The treason trial of a radical Muslim cleric has opened in the Indonesian capital Jakarta. Abu Bakar Bashir, the alleged leader of a Southeast Asian terrorist group, stands accused of bombings to try to topple the Indonesian government. Supporters of Abu Bakar Bashir shout "God is Greatest" as the cleric entered the courtroom. Wearing a traditional Islamic outfit and skull cap, the 65-year-old cleric sat quietly in court as prosecutors read the 25-page indictment against him. Chief prosecutor Hasan Madani says Abu Bakar Bashir is the leader and organizer of treason with the intention of overthrowing the government in order to establish an Islamic state. The indictment says that Mr. Bashir is the spiritual leader of Jemaah Islamiyah (JI) - a regional terrorist network, allegedly linked to al-Qaida, with the aim of creating a pan-Islamic state across countries in Southeast Asia.
The charges refer to Mr. Bashir's involvement in a series of acts and plots meant to destabilize Indonesia and the region to achieve JI's aim. They include foiled attacks in Singapore, a string of church bombings in Indonesia in December 2000 and an aborted plot to assassinate Indonesian President Megawati Sukarnoputri.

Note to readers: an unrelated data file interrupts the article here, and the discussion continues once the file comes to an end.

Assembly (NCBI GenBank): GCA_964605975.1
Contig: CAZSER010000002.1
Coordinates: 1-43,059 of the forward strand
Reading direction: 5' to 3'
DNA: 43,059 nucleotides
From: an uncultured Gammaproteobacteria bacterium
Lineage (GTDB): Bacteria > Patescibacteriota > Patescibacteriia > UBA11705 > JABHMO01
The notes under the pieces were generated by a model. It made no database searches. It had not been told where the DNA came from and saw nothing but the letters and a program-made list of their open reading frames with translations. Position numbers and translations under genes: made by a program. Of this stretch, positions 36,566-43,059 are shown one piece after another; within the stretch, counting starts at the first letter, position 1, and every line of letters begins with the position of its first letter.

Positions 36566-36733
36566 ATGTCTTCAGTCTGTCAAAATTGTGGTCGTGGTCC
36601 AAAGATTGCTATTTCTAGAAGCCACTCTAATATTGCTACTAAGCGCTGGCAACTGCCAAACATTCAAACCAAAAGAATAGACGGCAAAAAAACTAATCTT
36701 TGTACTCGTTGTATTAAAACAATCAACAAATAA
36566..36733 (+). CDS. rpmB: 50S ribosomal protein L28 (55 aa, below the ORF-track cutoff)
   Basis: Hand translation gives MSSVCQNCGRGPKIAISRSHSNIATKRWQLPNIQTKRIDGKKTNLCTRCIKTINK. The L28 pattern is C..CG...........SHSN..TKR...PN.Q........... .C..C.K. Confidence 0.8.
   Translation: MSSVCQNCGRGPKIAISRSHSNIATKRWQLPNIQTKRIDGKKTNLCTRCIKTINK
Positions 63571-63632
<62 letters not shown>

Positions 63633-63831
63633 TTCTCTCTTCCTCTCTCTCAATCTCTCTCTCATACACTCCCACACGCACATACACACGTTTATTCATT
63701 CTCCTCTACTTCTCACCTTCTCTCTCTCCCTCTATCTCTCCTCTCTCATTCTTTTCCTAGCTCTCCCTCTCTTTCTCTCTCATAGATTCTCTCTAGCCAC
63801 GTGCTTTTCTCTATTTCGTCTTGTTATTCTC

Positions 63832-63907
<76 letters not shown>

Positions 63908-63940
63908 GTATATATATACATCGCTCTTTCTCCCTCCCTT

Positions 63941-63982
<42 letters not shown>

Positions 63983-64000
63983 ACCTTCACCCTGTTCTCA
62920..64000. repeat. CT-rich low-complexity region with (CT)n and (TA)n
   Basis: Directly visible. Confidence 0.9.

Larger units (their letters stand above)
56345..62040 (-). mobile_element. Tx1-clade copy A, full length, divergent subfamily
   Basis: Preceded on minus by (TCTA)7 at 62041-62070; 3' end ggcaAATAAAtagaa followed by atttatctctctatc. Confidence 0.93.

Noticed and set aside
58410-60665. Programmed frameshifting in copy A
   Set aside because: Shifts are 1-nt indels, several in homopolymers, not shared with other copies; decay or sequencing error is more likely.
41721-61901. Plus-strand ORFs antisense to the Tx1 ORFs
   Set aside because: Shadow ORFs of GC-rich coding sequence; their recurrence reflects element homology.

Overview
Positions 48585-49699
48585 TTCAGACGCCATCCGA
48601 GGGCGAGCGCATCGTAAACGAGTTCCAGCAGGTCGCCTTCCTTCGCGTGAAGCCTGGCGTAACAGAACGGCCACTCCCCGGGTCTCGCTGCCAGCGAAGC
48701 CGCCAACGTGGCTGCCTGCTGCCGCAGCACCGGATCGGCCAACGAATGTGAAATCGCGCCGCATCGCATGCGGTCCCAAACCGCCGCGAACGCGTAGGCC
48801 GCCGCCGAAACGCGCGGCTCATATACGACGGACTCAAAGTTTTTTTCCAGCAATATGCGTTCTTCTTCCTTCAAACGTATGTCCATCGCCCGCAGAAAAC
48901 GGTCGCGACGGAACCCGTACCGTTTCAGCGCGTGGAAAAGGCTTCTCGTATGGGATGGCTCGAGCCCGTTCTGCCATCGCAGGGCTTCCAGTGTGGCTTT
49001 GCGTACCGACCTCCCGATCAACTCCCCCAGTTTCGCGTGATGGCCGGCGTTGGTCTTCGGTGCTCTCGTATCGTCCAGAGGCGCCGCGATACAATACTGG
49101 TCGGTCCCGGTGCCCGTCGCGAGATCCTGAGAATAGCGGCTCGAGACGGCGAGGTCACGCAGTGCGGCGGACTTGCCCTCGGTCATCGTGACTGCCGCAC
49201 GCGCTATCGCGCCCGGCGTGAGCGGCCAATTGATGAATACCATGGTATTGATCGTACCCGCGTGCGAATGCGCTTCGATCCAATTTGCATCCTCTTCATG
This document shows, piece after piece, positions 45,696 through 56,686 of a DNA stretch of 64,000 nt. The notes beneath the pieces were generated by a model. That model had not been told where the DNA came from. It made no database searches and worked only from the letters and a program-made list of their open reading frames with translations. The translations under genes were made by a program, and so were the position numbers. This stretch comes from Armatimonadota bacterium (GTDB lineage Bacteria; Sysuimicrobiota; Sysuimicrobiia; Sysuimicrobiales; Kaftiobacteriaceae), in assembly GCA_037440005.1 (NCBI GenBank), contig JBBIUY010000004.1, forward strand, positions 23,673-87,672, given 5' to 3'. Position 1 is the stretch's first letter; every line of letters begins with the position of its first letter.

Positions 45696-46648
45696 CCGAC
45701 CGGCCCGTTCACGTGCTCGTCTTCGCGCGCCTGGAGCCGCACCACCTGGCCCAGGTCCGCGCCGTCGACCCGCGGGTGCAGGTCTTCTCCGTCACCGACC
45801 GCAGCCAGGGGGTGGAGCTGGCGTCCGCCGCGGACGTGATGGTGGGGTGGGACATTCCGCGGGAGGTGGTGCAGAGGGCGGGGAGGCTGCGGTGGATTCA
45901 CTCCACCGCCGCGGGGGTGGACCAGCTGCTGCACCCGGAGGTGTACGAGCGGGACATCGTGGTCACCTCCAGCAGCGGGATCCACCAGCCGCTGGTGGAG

Authorities arrested Mr. Bashir last October - shortly after more than 200 people died in a deadly bomb attack on the island of Bali. Police blame the attack on JI. But Mr. Bashir has not been indicted in connection to that incident. Mr. Bashir has consistently denied all charges of terrorism against him.
The trial is seen by many to be a test of the Indonesian government's ability to clamp down on terrorists. In the past, many regional governments have accused Indonesia of not doing enough to stop terrorist groups from organizing.
Members of Mr. Bashir's legal team have said they doubt that their client can be given a fair trial - because the case has been politicized. Speaking before court opened Wednesday, defense attorney Achmad Michdan said he hopes the court can be fair and open and that the judge examines the case without pressure from the government. He says the case is a test of law enforcement in Indonesia.
Court was adjourned after the indictment was read. The trial is expected to resume next week.